Emory Law Journal


Stu Marvel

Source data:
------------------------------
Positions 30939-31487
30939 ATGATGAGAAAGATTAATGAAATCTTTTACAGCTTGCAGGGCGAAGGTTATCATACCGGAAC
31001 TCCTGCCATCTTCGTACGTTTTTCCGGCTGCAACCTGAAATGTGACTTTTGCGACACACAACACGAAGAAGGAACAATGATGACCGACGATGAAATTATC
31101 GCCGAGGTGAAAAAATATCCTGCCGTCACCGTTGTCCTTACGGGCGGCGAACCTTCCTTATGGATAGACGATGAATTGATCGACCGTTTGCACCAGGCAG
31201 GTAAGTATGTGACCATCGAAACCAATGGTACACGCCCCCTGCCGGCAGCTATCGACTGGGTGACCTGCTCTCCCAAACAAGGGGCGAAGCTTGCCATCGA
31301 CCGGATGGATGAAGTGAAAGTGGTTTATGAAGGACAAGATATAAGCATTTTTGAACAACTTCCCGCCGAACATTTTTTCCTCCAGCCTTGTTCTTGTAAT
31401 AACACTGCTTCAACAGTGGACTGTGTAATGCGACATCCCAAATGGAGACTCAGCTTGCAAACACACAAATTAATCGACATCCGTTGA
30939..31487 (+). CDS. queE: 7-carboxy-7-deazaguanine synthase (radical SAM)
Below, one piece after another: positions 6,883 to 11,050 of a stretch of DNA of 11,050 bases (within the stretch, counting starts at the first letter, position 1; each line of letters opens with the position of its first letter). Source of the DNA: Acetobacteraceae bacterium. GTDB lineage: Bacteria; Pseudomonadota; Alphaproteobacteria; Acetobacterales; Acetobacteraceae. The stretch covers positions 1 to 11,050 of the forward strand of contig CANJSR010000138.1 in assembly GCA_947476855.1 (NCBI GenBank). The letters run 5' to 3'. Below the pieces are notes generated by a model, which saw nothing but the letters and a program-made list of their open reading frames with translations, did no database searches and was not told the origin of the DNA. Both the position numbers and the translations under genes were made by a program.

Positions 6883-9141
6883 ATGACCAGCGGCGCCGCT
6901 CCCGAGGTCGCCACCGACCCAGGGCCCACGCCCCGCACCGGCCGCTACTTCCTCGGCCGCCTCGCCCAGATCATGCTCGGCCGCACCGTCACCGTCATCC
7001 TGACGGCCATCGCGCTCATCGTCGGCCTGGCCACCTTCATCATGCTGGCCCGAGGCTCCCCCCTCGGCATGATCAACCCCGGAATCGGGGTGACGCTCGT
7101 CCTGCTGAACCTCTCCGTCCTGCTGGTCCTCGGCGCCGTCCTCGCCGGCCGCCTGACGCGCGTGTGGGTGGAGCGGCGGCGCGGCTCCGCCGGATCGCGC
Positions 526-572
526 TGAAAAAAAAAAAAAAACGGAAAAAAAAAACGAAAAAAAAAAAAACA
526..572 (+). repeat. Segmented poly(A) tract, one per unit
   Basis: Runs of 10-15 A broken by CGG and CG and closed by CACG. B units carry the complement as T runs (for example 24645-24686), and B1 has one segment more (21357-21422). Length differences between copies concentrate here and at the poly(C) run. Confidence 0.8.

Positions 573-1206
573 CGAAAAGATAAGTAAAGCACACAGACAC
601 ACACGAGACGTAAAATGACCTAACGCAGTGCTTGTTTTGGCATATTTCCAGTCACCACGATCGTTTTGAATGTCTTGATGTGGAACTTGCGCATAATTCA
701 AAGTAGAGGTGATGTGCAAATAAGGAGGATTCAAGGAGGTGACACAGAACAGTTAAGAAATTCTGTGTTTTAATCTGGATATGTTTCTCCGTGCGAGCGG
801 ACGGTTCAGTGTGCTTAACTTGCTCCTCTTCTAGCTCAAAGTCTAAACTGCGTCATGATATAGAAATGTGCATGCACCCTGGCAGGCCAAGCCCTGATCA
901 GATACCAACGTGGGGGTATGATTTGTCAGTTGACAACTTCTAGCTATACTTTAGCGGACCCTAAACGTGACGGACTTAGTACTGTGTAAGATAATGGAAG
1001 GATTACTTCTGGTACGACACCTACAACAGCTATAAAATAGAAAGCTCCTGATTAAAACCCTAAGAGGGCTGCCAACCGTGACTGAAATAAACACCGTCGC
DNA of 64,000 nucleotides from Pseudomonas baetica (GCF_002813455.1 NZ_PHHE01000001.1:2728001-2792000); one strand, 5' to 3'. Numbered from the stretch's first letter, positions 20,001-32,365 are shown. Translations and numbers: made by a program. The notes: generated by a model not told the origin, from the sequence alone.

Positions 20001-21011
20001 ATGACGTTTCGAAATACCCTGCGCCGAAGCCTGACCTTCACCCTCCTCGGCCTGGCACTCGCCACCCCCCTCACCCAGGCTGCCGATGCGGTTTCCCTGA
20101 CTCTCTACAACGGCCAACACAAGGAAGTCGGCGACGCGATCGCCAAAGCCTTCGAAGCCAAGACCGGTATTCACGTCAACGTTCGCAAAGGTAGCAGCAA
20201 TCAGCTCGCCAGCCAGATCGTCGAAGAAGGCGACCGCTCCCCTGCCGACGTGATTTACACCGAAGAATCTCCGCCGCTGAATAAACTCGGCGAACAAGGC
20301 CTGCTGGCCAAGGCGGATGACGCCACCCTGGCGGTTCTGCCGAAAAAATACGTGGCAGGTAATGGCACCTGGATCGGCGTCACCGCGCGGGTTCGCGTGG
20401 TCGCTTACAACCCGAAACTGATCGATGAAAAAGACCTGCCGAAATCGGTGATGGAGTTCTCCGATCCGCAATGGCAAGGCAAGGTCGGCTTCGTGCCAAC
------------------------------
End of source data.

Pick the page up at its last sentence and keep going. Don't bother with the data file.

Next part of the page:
Much of the legal debate surrounding the challenge to ¿traditional¿ heterosexual marriage has involved questions of liberty, discrimination, and equal treatment. Similar moves have now been made by advocates for polygamous marriage, indicating that polygamous families may be on track to follow in the rainbow contrails of same-sex marriage. This Article argues that such an evolution is indeed likely, but for different reasons than commonly held. Instead, it applies the emerging paradigm of vulnerability theory to a recent suite of polygamy and same-sex marriage rulings, with particular focus on the figure of the ¿vulnerable¿ child. At the same time, this Article will also consider the legal and social consequences of the mechanics of reproduction within both same-sex and polygamous families. It will ask what the lessons of same-sex parents using assisted reproductive technology (ART) might offer in thinking through the future of polygamy. Plural forms of parentage indicate that we are in a period of marriage evolution, wherein multiple adult caregivers may have a potential claim on the right to parent a given child. These contemporary struggles are already transforming the legal landscape in other countries. The vulnerability analysis will shed light on why it is only a matter of time before they also shift the two-parent mode of caretaking in the United States, given the overlapping vulnerabilities of dependent children, the state, and the institution of marriage itself.